Everyone knows what a silent protagonist is; one that doesn’t speak. Except, that’s not really true, and many don’t really seem to get that.
There are a lot of games that try to make a silent protagonist by making the character mute. Jak&Daxter is a good example of this. The player character, Jak, never says a word.
While I do love that game, the developers didn’t seem to understand what a silent protagonist is.
Many people seem to think that making the playable character not speak somehow makes the player more connected to the character. But that’s a gross simplification of a silent protagonist. It’s not simply the act of speaking that distances the player from the character, it’s every action the character does that isn’t in line with what the player would do. So making him mute is pointless if you instead make him react non-verbally. Which is what Jak does all time.
(like All . The . Time)
Another thing you often see in games, is that other characters comment on the fact that the player character doesn’t speak.
The reason why this is wrong, is because a silent protagonist isn’t actually mute, we just don’t see/hear him respond/react! He does react, namely whatever the player’s reaction is. It’s just not shown to the player, as that’s not practical (seeing as every player could have a different reaction), and there’s also no need to, as the player knows what his own reaction is.
But of course, making the player character stand still with a blank expression isn’t right either. Because not reacting is also a reaction, and most likely not the same reaction as the player has.
So the only proper way of doing a silent protagonist, is by not showing his reaction (or lack of) in a way that doesn’t feel contrived.
This is why silent protagonists are more common in older games and first-person games.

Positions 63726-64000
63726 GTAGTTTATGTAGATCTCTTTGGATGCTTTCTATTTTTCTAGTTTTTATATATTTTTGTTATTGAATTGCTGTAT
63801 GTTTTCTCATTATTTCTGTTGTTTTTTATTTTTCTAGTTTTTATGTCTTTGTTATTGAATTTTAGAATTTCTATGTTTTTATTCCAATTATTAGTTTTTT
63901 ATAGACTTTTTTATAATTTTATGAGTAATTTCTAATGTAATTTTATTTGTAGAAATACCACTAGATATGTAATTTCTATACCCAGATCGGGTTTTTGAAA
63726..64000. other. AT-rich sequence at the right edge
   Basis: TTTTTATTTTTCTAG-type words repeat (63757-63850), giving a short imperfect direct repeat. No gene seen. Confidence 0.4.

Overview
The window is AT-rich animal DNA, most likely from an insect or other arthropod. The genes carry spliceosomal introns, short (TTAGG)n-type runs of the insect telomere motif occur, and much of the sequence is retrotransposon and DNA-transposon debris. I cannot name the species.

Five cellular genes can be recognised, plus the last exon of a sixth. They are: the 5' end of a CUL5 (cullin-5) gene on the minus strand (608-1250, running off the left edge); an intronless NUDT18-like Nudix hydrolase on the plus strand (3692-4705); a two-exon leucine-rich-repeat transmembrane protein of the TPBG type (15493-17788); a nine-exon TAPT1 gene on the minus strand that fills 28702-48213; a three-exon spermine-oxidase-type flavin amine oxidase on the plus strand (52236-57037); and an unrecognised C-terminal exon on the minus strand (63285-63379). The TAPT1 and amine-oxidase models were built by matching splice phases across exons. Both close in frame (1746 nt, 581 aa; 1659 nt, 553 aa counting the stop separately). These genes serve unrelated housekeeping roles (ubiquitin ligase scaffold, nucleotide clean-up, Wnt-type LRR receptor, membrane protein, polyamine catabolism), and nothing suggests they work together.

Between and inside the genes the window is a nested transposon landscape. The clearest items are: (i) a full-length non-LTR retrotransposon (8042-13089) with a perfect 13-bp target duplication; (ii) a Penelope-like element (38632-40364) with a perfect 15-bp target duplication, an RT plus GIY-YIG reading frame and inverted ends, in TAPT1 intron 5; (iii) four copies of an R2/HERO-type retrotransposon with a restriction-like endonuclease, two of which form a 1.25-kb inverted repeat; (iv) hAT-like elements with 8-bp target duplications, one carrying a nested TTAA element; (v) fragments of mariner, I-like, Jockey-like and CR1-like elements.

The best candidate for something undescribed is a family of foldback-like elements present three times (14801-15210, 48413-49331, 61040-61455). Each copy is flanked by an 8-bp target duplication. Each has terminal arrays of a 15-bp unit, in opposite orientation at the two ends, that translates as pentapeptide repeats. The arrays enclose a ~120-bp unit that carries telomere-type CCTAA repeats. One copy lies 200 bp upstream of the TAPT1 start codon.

In first-person games this is ofcourse because we can’t see the player character anyway. In old games it was because they were way more visually abstract than most games nowadays (by which I mean, lower graphics). For example, the old Zelda game boy games; all the characters barely animate, at most they have an idle animation and a walking animation. So when the player character doesn’t show any reaction to anything, that’s fine, as it’s in line with how everything else behaves in the game.
(And again, it’s not that they don’t have a reaction, it just isn’t shown to us.)
Many people complain about the silent protagonist concept nowadays, but the problem lies in it’s misuse, not the concept itself. Silent protagonists get used incorrectly and thrown in games they don’t fit in. And I feel people rightfully complain about that.
The point of a silent protagonist is for the character be an extension of ourselves, rather than him being his own person with his own personality. A silent protagonist is the player.
So if you’re making a game, and you want the player character to have a certain personality (which is most often the case in games with a strong focus on the story), whatever his personality may be, you should probably not have him be a silent protagonist.
If instead the story of the game is what the player makes of it, it might be a good idea to have him be a silent protagonist.